Your help line
If you organisation has a help line this can be a great source of information. A family violence campaign I worked for kept a log of all inbound calls which gave me a very detailed understanding of the types of information visitors were seeking, what advice was being offered and what web content or external agencies they were being directed to.
If you do not document your help line calls I would recommend that you start. It provides a great overview of the type of information people are contacting the organisation for. In the long term it can save time as you can identify gaps in content or make pieces of information more visible on the website and reduce the amount of calls coming in.
The campaign had another fantastic resource that provided lots of information about theirr visitors. There was a question and answers section on the website where people affected by family violence and those who were violent could seek help. Often the questions gave very detailed background infromation about a segment of the audience and the issues they faced.
I was able to group these into key audiences and provide a breakdown of the types of information and support they sought. While they had very specific situations there was amazing consistency in the theme of the problems they faced and the concerns that were raised.
The reason that it is important not to rely too heavily on the experiences of internal staff is that while they have experience of the issues and the poeple seeking help from your organisation it is unlikely that they have taken time to analyse this information collectively and without this type of review it is difficult to recognise patterns and draw conclusions.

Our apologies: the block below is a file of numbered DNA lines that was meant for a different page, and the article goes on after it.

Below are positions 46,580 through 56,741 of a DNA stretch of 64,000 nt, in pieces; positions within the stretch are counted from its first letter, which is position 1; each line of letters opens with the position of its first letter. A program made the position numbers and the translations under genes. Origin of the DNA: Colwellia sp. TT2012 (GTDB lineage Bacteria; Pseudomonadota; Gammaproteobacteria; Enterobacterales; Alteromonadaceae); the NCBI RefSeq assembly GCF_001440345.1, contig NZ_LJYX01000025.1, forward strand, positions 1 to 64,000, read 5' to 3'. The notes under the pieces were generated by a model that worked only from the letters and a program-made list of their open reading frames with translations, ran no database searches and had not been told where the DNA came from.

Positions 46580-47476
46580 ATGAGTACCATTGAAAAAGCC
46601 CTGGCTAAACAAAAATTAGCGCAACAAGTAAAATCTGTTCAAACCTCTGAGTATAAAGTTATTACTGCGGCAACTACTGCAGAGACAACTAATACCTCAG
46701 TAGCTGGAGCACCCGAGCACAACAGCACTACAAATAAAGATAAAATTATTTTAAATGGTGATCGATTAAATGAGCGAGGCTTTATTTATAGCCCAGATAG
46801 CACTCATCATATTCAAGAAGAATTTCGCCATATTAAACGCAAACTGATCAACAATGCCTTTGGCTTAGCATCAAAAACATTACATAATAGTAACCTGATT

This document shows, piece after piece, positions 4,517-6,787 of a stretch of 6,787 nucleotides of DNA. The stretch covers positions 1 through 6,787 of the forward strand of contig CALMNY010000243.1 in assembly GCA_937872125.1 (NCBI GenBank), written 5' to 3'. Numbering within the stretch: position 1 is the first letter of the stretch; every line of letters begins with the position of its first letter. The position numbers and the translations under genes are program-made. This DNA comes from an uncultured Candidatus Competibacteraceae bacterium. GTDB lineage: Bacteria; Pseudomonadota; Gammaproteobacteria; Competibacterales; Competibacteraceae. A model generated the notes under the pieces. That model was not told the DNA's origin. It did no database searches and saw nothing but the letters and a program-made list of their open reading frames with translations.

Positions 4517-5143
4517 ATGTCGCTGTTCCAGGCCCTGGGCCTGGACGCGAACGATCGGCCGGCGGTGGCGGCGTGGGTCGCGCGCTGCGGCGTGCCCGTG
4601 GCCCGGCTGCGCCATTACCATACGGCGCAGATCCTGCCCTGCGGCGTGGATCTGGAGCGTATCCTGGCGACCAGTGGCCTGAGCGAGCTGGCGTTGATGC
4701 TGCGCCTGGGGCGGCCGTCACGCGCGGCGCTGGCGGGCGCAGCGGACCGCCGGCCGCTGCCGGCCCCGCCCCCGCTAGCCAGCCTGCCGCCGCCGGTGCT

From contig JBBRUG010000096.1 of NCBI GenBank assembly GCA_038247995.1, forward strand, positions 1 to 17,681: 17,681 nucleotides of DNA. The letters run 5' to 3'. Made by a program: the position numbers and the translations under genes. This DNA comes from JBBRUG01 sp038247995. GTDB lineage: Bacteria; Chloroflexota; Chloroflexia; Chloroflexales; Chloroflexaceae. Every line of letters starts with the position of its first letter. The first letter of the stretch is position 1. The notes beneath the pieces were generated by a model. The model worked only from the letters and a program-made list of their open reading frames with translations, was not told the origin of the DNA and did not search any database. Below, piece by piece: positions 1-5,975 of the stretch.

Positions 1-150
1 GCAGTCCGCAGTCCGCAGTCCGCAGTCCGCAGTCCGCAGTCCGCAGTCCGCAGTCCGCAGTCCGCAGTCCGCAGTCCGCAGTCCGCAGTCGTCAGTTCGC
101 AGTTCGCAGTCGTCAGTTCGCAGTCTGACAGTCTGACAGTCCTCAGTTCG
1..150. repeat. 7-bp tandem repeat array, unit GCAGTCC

During one internal workshop when I had brought staff together to disucss audience groups and key tasks, they had listed asking advice and help as the reason victims of family violence came to the website. After analysing web content it was clear that there were some very practical concerns of a more specific nature that were were not being addressed.
There was also greater varience in the audiences then they had been able to identify. There were people who had left violence relationships and were considering returning to their partners, others who were in violent relationships and wanted to help their partners, family members who were worried about their children and siblings. It became clear that grouping victims of family violence into a single audience segment would limit the capacity to provide truely valuable content that would help them address the specific problems they faced.
The situations they were in were also very different and the information they needed was very specific. There were people who wanted to leave their violent partner, but were uncertain how to do so due to financial dependency, many of them were isolated, some had become so over time, others had relocated to the country and had no support, and there was also fear for their children if they were to leave. In many instances their partners had threatened to take their children from them if they left; in other cicumstances they were afraid of what might happen to their children once they left and they were not able to supervise visitation.